- Open Access
Secoisolariciresinol diglucoside is a blood-brain barrier protective and anti-inflammatory agent: implications for neuroinflammation
Journal of Neuroinflammationvolume 15, Article number: 25 (2018)
Secoisolariciresinol diglucoside (SDG), the main lignan in flaxseed, is known for its beneficial effects in inflammation, oxidative stress, heart disease, tumor progression, atherosclerosis, and diabetes. SDG might be an attractive natural compound that protects against neuroinflammation. Yet, there are no comprehensive studies to date investigating the effects of SDG on brain endothelium using relevant in vivo and in vitro models.
We evaluated the effects of orally administered SDG on neuroinflammatory responses using in vivo imaging of the brain microvasculature during systemic inflammation and aseptic encephalitis. In parallel, the anti-inflammatory actions of SDG on brain endothelium and monocytes were evaluated in vitro blood-brain barrier (BBB) model. Multiple group comparisons were performed by one-way analysis of variance with Dunnet’s post hoc tests.
We found that SDG diminished leukocyte adhesion to and migration across the BBB in vivo in the setting of aseptic encephalitis (intracerebral TNFα injection) and prevented enhanced BBB permeability during systemic inflammatory response (LPS injection). In vitro SDG pretreatment of primary human brain microvascular endothelial cells (BMVEC) or human monocytes diminished adhesion and migration of monocytes across brain endothelial monolayers in conditions mimicking CNS inflammatory responses. Consistent with our in vivo observations, SDG decreased expression of the adhesion molecule, VCAM1, induced by TNFα, or IL-1β in BMVEC. SDG diminished expression of the active form of VLA-4 integrin (promoting leukocyte adhesion and migration) and prevented the cytoskeleton changes in primary human monocytes activated by relevant inflammatory stimuli.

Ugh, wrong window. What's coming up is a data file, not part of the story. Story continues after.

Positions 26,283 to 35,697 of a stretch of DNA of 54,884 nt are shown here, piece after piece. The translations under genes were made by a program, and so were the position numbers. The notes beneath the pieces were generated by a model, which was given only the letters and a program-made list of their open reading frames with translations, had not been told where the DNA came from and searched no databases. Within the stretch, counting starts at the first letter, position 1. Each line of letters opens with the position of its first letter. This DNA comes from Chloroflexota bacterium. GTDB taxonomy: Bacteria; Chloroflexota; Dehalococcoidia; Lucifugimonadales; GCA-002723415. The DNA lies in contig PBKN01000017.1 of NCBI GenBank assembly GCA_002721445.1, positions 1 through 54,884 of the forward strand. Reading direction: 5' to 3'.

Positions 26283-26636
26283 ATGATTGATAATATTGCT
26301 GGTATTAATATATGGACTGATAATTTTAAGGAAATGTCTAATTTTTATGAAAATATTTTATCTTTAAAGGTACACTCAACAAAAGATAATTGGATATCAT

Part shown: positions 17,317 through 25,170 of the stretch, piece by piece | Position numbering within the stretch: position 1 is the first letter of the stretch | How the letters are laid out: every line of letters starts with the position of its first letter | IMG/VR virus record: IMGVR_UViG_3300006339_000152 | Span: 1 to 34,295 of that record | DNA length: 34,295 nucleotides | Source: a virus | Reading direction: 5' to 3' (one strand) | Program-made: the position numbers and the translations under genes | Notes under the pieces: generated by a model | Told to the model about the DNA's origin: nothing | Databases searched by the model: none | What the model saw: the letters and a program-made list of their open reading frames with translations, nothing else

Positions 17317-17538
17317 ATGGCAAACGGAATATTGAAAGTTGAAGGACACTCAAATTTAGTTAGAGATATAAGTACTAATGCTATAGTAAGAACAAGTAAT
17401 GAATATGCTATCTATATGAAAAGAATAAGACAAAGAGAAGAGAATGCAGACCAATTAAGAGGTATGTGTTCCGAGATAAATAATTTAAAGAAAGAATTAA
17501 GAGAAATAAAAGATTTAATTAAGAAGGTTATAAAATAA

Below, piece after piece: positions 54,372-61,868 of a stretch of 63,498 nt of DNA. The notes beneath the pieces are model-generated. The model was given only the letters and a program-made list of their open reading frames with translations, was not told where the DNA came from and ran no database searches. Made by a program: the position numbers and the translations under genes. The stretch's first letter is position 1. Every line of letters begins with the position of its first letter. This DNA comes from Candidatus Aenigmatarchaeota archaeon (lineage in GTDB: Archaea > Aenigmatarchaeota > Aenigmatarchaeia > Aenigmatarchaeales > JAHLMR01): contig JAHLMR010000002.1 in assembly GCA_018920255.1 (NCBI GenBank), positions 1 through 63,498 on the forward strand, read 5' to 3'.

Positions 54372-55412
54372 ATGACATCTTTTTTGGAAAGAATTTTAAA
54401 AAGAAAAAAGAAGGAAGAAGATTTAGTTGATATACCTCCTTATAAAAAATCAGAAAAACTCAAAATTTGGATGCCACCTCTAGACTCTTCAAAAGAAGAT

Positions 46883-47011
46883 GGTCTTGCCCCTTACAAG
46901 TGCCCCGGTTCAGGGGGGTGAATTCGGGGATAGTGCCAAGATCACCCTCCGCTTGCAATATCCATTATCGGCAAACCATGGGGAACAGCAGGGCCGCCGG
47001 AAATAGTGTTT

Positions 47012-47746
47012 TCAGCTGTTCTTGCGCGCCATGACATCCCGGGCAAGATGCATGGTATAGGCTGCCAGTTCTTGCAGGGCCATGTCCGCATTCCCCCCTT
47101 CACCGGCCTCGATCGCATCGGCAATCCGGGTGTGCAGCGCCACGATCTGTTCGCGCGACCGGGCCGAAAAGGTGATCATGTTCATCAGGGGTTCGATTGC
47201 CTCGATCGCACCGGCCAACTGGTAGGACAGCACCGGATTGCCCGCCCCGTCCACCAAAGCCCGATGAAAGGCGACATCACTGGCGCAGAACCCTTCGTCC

This study indicates that SDG directly inhibits BBB interactions with inflammatory cells and reduces the inflammatory state of leukocytes. Though more work is needed to determine the mechanism by which SDG mediates these effects, the ability of SDG to exert a multi-functional response reducing oxidative stress, inflammation, and BBB permeability makes it an exciting potential therapeutic for neuroinflammatory diseases. SDG can serve as an anti-inflammatory and barrier-protective agent in neuroinflammation.
Secoisolariciresinol diglucoside (SDG), is the main lignan in wholegrain flaxseed, known for its beneficial effects including anti-inflammatory, antioxidant, anti-mutagenic, anti-microbial, anti-obesity, hypolipidemic, and neuroprotective effects. SDG ameliorates different types of diseases (cardiovascular, diabetes, lupus nephritis, menopause, reproduction, mental stress, immunity, atherosclerosis, hematopoietic, liver necrosis, and urinary disorders) as described in a recent review .
SDG has been shown to be effective in several pre-clinical models of diseases in which oxidative stress and inflammation play a prominent role in pathogenesis, including heart disease [2,3,4] and diabetes [5, 6]. In addition, SDG showed positive effects in cancer [4, 7, 8], liver [9, 10], and kidney inflammation as well as in obesity and the metabolic syndrome [10, 11]. Importantly, diverse SDG formulations have also been safely used in human clinical trials [4, 10, 12, 13].